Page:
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Cargill exec offers optimistic outlook for 2021Cargill exec offers optimistic outlook for 2021

COVID impact on ag, soybean demand outlook and sustainability among topics discussed.

Janet Kubat Willette

January 28, 2021

4 Min Read

Joe Stone is optimistic about agriculture in 2021.

Stone, an executive vice president with Cargill and a member of the U.S.-China Business Council board of directors, shared his opinions on a recent U.S. Soybean Export Council Soy Suite event. He answered questions on everything from soybean demand to the impact of COVID-19 on agriculture.

"We look ahead with optimism," Stone said. "The resilience of the industry we are in has been absolutely amazing."

The agricultural industry kept supply chains flowing and food on the table as COVID-19 spread across the nation, disrupting supply chains as it sickened people and shut down schools and businesses. Nearly 427,000 people have died from COVID-19 in the U.S. as of Jan. 27, according to the Johns Hopkins University's COVID-19 dashboard. The recovery from COVID-19 will likely be bumpy and a bit uneven, Stone said.

He suspects there is pent-up demand, with people eagerly awaiting the opportunity to board a plane again or dine in at restaurants. There will likely be more inflation than those in the U.S. have become accustomed to as the economy ramps up.

Soy demand

USSEC CEO Jim Sutter asked Stone to look into his crystal ball on global protein demand growth, which has been strong and consistent over the last 30 years. "We're up about 250% since 1990 as far as global soybean demand growth."

There's continued reason for optimism, Stone said. While dining and eating habits have changed as a result of COVID-19, he's optimistic there will be a recovery in food service.

In China, the hog herd is rebuilding after the African swine fever outbreak caused major losses and the pace of recovery has exceeded expectations.

Cargill bought a world-class crushing facility in China on an auction for $62 million, and took possession of the plant in October. This will expand its crushing capacity in the country.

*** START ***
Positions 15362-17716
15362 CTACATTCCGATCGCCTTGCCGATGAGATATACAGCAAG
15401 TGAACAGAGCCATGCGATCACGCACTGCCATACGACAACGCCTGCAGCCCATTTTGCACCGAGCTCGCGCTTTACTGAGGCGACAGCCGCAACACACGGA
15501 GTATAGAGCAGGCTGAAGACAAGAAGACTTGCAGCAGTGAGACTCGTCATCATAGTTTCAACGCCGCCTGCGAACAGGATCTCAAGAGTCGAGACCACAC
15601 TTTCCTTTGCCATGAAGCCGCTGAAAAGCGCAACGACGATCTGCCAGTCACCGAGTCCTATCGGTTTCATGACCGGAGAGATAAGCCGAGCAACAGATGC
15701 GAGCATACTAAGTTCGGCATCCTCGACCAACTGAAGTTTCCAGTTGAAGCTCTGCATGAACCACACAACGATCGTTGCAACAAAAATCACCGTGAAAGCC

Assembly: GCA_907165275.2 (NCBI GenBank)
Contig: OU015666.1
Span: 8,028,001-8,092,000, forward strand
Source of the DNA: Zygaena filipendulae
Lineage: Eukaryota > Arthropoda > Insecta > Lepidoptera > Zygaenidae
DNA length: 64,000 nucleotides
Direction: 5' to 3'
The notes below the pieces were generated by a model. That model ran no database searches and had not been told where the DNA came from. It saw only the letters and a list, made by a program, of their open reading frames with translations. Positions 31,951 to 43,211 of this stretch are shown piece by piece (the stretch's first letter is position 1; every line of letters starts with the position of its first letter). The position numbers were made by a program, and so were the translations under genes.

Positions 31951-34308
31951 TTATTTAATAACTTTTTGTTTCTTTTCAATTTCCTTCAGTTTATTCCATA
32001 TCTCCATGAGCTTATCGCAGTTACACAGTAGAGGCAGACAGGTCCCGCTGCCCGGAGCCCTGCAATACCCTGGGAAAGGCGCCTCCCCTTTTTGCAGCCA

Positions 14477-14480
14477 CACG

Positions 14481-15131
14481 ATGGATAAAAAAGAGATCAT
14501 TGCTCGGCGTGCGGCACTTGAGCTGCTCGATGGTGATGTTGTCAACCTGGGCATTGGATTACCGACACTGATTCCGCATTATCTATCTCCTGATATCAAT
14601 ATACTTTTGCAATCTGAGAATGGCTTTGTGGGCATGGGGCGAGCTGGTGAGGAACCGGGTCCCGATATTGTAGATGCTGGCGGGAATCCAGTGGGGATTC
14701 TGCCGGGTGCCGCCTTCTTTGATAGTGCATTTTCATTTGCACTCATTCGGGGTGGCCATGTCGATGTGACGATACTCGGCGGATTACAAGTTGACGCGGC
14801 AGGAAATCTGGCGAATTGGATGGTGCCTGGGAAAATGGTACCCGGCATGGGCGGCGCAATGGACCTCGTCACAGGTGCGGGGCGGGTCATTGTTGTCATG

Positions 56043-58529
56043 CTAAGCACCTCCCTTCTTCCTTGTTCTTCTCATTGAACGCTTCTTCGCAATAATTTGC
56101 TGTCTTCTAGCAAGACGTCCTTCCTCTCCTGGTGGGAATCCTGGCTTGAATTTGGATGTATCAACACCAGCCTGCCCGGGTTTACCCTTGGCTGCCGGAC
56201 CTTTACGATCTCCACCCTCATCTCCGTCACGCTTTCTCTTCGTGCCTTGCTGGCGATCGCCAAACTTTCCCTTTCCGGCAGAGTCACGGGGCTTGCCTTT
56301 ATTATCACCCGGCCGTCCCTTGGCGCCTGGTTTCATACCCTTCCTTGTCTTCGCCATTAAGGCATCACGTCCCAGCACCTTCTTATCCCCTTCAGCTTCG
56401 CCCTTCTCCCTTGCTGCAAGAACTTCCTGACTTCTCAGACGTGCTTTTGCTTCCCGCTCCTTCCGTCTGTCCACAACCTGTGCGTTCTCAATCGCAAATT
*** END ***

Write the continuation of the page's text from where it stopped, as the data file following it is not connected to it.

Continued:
China let its stocks reserve dwindle over the past four to five years, Sutter said, and those stocks need to be refilled, but it's unsure how long China's demand will be strong.

There's potential for soy oil in fuel markets, with low-carbon fuel standards creating demand.

Cargill expanded its Sidney, Ohio, crush facility, investing $225 million to increase crush capacity and modernize the plant to meet growing demand.

“The increased capacity will strengthen and expand our U.S. crush footprint, enable us to meet the growing demand for soy products from our customers and further integrate our refined oil capabilities,” said Warren Feather, Cargill managing director of global crush, said in a media statement. The project is expected to be completed in 2022.

Alternative proteins

Cargill is a protein company, with tens of billions invested in traditional proteins, but it's also invested in alternative proteins.

"We do think plant proteins will have a place at the dinner table as will cell-based meat," Stone said. "We've continued to invest in it. We made an investment in Memphis Meats, which is really a U.S. leader in cell-based proteins. We made a very large investment in Puris protein, which is North America's latest producer of pea protein, which is a great way to deliver those alternative proteins to the diet, and so we do continue to see plant-based protein growing, but we think it's all part of the solution of how we feed a growing and hungry world."

The world is on track to have 9.5 billion to 10 billion people to feed over the next 30 years and feeding everyone sustainably is going to be a big challenge, he said.


Stone doesn't mince words when it comes to sustainability.

"I think sustainability and climate change are the issue of our time," he said.

Consumers are asking for solutions that are more sustainable, but most of the time the demand isn't being seen in the marketplace. Nevertheless, Cargill is positioning itself to be part of the solution.

"At Cargill, we believe that ag is part of the how. Ag is part of the solution and there's a tremendous amount of potential for what we can do in ag to do our part to help mitigate and fight climate change," Stone said.

Cargill is working with 750 farms in 12 programs with about 350,000 acres to improve farming practices around sustainability. There are opportunities for farmers to participate in a green future.

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